Perhaps there is no bigger dynasty wannabe in professional sports right now than LeBron James. The NBA’s biggest star changed teams for the third time in his career by joining the Los Angeles Lakers this past summer. James took the concept of a “superteam” to a new level in 2010 when he left the Cleveland Cavaliers to join fellow all-stars Dwayne Wade and Chris Bosh on the Miami Heat.

The Heat only managed to win two championships though in James’ four seasons with the team. Miami did, however, reach the NBA finals all four of those seasons.

James then went back to Cleveland, joining the superstar that was drafted to replace him, Kyrie Irving, and inciting a trade for Kevin Love that resulted in yet another “superteam.” The Cavaliers were outdone though by the Warriors, who met Cleveland in four consecutive NBA Finals from 2015-18 with the Warriors winning three times and the Cavaliers just once.

With that attempt at a dynasty foiled, James has now shifted to L.A. Already, in just James’ first season with the team, the media has become focused on trade rumors that would take superstar center Anthony Davis from the New Orleans Pelicans to L.A. to join James and Lonzo Ball.

At 34 years of age, this could be the last attempt at a dynasty of James’ career.


In Major League Baseball, there is no shortage of dynasties going back through the years.

However, there have been just two franchises in the past 30 years to hit that minimum mark of three championships in short succession to even start to get into the dynasty conversation. One of those, the New York Yankees, rose to prominence in the late 1990s with the team’s first championship in nearly two decades in 1996. That was followed by three consecutive World Series victories in 1998, 1999 and 2000. With only a few of the mainstays from those teams still around, most notably shortstop Derek Jeter and recently elected Hall of Fame closer Mariano Rivera, those Yankees got a fifth championship nearly a decade later in 2009.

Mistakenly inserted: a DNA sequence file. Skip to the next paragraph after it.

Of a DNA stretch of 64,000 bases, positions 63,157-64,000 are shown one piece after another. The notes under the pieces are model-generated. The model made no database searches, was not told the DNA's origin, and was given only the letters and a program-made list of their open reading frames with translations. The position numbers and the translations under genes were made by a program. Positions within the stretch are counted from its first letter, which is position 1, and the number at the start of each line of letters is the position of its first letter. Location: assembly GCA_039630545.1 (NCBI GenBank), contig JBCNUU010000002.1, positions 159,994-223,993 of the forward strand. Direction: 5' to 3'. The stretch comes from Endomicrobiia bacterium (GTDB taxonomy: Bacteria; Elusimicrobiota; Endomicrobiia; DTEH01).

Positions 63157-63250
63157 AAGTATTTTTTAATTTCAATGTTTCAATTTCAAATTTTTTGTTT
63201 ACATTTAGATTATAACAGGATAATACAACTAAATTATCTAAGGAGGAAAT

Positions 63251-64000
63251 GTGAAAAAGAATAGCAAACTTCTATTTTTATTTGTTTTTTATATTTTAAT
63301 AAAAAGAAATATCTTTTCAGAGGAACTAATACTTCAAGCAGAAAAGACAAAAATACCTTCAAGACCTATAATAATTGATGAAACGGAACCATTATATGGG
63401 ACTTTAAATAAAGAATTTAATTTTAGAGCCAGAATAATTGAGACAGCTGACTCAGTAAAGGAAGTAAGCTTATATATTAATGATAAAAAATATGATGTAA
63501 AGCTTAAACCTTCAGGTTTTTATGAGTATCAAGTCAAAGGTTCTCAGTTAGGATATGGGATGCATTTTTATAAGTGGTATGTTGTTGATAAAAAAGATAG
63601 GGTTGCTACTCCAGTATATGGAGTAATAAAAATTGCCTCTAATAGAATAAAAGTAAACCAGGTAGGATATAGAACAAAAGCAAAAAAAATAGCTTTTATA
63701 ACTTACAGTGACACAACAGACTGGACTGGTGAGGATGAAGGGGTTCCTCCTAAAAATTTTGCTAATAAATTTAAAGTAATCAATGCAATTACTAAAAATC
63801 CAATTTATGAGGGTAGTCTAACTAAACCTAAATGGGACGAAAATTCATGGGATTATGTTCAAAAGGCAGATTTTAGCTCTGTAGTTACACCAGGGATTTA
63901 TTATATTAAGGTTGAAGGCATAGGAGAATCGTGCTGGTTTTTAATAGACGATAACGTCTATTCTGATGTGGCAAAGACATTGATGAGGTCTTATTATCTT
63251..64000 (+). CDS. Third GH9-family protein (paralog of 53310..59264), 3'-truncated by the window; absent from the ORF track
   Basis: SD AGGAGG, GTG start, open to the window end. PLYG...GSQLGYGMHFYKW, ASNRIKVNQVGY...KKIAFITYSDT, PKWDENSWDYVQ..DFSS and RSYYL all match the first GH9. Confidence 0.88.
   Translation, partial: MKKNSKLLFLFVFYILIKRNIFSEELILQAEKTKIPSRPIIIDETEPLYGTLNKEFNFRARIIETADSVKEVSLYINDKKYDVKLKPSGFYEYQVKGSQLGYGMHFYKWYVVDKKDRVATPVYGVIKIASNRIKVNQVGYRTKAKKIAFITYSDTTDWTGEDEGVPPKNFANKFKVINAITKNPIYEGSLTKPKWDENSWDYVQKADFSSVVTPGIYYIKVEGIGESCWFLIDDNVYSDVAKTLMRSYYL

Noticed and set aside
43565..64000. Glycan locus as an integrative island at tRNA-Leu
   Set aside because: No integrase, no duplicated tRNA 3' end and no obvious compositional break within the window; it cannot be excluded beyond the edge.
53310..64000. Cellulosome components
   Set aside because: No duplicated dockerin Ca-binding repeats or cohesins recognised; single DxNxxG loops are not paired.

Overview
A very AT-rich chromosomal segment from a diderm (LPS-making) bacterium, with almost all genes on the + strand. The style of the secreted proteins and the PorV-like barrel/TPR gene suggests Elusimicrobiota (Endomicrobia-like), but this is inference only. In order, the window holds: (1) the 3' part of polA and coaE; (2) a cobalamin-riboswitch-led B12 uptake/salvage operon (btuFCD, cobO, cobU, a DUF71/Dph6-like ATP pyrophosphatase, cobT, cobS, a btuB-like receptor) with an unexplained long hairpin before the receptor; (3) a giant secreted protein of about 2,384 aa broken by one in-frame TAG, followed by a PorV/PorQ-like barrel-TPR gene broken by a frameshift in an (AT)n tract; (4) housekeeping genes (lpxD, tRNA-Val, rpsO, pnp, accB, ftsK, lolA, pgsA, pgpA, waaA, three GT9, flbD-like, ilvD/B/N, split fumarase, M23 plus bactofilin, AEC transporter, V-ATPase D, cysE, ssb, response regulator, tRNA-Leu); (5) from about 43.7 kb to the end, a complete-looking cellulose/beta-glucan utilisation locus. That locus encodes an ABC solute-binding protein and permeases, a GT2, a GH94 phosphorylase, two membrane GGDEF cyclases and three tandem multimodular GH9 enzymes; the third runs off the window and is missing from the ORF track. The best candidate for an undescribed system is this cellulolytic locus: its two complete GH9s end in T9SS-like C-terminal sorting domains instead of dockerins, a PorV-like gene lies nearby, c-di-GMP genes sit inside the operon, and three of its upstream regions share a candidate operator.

The other was the San Francisco Giants during the superstitious even-years only run that included championships in 2010, 2012 and 2014. The Giants, however, missed the playoffs in both 2011 and 2013. Personally though, I kind of feel like not even making the playoffs in 40 percent of the seasons during your run of championships somewhat precludes you from holding the status of a dynasty.

The topic of dynasties in baseball was thrust back into the spotlight this week with the assertion of Houston Astros third-baseman Alex Bregman that the Astros are going to be a dynasty.

The Astros already have one World Series championship to their credit, in 2017. They also have a solid lineup of young players to continue to make a run at more. However, so do a good deal of other teams in the league like the Yankees, Dodgers, Cubs and Red Sox.

Those same Red Sox unseated Houston as the American League Champions this past season and won their fourth World Series championship of the past 15 years.

Confidence is always a good thing for your players to have, but it’s probably putting the cart before the horse to even mention the d-word without already having two rings to rub up against each other.

The Cubs made similar claims of a dynasty in the making when they finally ended the century-long “Billy Goat” curse three years ago. They’ve not been back to the World Series since and this past season were bounced from the playoffs by the Colorado Rockies after just one game in the wildcard round.

For those in St. Louis, one can only hope that the Cubs have succeeded in calling down another century of futility upon themselves and that those on the north side of Chicago stay wannabes.

Whether a dynasty is in the cards for any of these teams, or whether they’ll ultimately be added to the list of wannabes, we’ll have to wait and see.